Intrigued by this unheard of species, Wang set out to see it for himself and to collect specimens, which he shared with colleagues. One of them was Hsen Hsu Hu. A diligent paleobotanist, he had read of Miki’s fossil discovery five years earlier. As soon as he saw the peculiar needle pattern, Hu recognized the “water fir” as a Metasequoia.

Metasequoia needles and bark. (Photograph: Arnold Arboretum)

Here was a living fossil — a lovely ghost of evolution that had somehow survived the unsurvivable.

Across the flaming divide that placed China and Japan on opposite sides of the World War, a small group of scientists had transcended the deadly artifice of borders and the ugliness of weapons to remind the world that the human longing for truth and beauty is greater than our foibles.

The first Chinese person to be awarded a Ph.D. in botany from Harvard University, Hu still maintained a relationship with Harvard’s Arnold Arboretum — one of the world’s largest living museums of trees. As news of this ancient tree began making international headlines, lauded by journalists as a “living vestige of younger world,” “as remarkable as discovering a living dinosaur,” the director of the Harvard arboretum cobbled together funds for a collecting expedition in China across the ashen world — one of the last collaborations between Chinese and Western scientists before the Chinese Revolution dropped its leaden wall for decades.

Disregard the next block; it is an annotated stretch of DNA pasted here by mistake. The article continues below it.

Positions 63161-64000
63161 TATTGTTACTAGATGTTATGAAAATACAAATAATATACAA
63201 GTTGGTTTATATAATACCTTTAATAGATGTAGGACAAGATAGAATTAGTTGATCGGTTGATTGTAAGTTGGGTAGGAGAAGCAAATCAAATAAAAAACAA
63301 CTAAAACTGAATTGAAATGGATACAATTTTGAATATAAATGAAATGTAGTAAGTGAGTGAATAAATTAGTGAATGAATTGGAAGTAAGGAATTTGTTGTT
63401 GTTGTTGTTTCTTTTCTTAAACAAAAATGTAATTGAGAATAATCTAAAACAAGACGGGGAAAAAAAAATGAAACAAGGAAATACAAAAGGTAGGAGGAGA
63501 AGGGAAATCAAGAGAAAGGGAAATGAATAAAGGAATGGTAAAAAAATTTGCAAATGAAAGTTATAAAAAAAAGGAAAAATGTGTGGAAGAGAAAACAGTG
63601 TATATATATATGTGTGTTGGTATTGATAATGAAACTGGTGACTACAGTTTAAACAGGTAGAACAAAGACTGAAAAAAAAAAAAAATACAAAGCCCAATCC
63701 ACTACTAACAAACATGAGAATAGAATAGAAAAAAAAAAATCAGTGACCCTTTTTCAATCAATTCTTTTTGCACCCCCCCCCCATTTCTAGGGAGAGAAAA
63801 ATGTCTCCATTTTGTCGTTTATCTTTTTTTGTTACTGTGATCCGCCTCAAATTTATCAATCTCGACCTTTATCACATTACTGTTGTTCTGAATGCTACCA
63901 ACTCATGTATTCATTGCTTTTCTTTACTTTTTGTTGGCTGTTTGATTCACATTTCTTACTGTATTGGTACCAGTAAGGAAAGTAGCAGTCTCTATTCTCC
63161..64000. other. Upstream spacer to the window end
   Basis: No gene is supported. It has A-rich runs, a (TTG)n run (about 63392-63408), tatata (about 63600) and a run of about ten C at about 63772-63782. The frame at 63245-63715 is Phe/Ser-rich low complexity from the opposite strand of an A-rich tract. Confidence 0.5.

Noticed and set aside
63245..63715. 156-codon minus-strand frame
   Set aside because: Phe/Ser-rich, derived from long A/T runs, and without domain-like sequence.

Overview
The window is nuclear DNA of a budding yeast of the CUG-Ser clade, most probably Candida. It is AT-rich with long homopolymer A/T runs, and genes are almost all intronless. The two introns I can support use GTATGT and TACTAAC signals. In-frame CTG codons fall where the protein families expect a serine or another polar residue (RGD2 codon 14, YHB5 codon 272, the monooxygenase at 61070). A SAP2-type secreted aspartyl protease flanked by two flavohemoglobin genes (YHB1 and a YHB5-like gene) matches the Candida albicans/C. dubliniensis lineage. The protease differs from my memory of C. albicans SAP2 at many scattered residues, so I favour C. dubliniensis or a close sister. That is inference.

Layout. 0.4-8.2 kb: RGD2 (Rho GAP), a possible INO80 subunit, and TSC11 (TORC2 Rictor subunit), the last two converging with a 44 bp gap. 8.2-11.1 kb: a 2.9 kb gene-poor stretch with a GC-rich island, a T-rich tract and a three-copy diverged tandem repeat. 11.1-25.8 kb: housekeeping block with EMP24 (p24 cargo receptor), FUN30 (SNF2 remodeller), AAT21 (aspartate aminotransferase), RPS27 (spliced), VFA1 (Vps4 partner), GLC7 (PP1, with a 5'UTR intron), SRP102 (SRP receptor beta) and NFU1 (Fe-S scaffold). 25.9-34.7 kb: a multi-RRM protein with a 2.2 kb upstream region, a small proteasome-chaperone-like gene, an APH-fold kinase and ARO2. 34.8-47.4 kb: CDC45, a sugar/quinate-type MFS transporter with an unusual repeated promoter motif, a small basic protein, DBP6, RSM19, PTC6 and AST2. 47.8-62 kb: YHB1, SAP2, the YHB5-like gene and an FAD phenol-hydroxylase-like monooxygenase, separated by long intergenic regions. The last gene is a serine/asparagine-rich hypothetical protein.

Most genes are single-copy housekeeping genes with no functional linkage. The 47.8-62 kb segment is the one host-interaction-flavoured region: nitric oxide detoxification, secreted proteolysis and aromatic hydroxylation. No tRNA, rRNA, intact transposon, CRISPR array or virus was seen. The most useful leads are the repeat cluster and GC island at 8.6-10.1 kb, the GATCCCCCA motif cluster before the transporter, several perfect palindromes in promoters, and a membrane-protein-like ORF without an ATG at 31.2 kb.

Metasequoia cones. (Photograph: Arnold Arboretum)

As soon as the samples arrived at Harvard, the arborists planted several trees on Massachusetts soil — the first to grow in North America in more than two million years — and began distributing a kilogram of precious seeds to universities and botanical gardens across the globe. Hundreds of human hands from different nations and different creeds pressed them into moist soil, until this global effort to reanimate a ghost of evolution populated parks all over the world with Metasequoia.